(my fly-over photos and analysis: )

Ever since Fukushima radioactive drift eliminated the protective shield of ozone over the Arctic, cosmic gamma rays have been streaming down in ever-greater concentration. Some of these high-energy protons from deep space collide with clusters of man-made nuclear isotopes (from Fukushima and other nuclear facilities) trapped in the moisture of clouds and fog, resulting in a process called cosmic-ray spallation.

These collisions split the nuclei of reactor-sourced isotopes to release fast high-energy particles. Due to cosmic origins of cosmic rays (primarily comprised of gamma rays), these split particles are called cosmogenic nuclides.

The colliding cosmic rays can also break apart the nuclei of atmospheric gases to create life-threatening radiation, including alpha, beta and gamma rays.

Lighting flashes between clouds also generate gamma-ray bursts, which are flows of positive-charged protons.

These atmospheric bursts are powerful enough to create antimatter.

These different sources of gamma radiation, along with other types of radiation, can be released in lethal cascades of radioactivity onto the tundra and steppes, and even further southward to the temperate forests and plains.

Since many wildlife species are already at a tipping point due to constant dietary intake of radioactive contamination carried to their natural habitat by the wind from Fukushima, the combination of cosmic gamma rays, cosmogenic nuclides and cloud-sourced gamma burst is the final blow to the defenseless wildlife.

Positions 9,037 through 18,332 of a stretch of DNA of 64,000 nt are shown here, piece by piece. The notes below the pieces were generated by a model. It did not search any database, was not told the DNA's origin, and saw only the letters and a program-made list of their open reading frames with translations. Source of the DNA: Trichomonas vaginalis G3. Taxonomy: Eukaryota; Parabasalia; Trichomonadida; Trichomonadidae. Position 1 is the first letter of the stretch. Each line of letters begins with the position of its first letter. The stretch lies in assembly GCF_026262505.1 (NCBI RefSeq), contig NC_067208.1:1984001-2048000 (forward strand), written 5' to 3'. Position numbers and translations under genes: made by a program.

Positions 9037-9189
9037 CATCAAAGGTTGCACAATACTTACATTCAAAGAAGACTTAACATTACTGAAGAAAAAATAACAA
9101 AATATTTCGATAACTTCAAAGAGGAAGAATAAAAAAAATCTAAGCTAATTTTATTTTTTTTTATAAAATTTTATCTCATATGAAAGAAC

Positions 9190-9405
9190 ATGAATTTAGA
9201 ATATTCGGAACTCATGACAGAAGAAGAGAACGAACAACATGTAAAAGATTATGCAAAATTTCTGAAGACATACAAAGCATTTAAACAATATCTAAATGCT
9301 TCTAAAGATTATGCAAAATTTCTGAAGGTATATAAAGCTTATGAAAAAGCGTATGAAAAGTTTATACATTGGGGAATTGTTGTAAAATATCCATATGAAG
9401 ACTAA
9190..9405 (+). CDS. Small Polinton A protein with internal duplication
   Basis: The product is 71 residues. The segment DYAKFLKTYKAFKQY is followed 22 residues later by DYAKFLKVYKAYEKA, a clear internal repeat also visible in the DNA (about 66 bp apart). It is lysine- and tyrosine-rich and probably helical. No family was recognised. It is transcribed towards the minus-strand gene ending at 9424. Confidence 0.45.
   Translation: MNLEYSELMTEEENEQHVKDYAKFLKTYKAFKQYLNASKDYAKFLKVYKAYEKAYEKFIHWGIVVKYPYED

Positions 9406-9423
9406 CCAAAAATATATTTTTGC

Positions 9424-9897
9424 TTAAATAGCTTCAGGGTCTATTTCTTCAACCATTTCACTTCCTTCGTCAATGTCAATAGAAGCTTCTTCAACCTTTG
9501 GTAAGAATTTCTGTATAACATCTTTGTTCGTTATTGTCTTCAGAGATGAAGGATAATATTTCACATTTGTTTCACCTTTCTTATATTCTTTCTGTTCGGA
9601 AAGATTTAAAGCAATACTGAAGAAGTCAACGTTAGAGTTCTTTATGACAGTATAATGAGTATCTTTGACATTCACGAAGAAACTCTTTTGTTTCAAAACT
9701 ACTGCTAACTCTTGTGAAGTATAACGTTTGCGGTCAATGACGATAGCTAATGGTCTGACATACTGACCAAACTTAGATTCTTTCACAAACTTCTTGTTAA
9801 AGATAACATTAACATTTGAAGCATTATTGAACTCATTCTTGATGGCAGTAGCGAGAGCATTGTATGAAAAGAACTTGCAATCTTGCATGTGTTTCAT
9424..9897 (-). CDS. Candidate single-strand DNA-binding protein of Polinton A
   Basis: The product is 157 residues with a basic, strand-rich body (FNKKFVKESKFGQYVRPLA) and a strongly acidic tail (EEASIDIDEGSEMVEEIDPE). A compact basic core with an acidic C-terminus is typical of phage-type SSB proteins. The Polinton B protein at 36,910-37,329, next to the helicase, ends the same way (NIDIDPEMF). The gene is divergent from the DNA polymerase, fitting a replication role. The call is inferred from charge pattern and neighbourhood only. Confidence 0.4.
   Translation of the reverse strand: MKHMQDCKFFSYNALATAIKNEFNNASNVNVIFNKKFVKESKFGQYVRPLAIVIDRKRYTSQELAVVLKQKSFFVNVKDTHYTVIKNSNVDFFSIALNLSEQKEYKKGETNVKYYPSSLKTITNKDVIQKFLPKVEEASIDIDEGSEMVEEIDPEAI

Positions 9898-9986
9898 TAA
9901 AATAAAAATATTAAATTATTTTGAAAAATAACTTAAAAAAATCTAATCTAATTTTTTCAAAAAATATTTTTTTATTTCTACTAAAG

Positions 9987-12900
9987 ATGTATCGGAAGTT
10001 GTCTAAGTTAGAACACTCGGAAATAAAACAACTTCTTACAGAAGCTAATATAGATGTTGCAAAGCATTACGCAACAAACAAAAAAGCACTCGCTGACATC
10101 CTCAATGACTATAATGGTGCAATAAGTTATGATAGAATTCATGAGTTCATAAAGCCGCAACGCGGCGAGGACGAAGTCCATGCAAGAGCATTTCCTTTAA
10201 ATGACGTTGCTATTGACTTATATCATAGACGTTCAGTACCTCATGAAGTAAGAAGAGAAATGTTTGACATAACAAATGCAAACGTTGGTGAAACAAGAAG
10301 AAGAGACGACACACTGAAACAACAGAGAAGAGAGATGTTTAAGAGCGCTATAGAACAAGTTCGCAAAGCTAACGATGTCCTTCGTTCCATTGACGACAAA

Surges of gamma rays and cloud-born isotopes onto radioactive habitat are what has been exterminating full-grown mammals, northern birds and insects from the Arctic region to the temperate zones of North America and the Eurasian continent, while harming the reproductive health of survivors.

Contrary to blanket of official censorship, what we are witnessing is the fast start of a global extinction event.

To protect the privileged nuclear physics establishment in the energy industry and academia, environmental research institutes are in stubborn denial of the role of radioactivity in destabilizing the global climate and perpetrating species extermination.

By their silence, biologists and environmentalists have allowed themselves to be accessories to the greatest crime on the human record of environmental destruction.

Positive-charged Jolts

Due to the presence of radioactive isotopes and cosmic rays, the term “lightning†needs to be completely redefined.

Natural lighting is a rebalancing of negative-charged electrons between the ground and the air. In contrast, gamma ray bursts are composed of extremely high-powered positive-charged protons.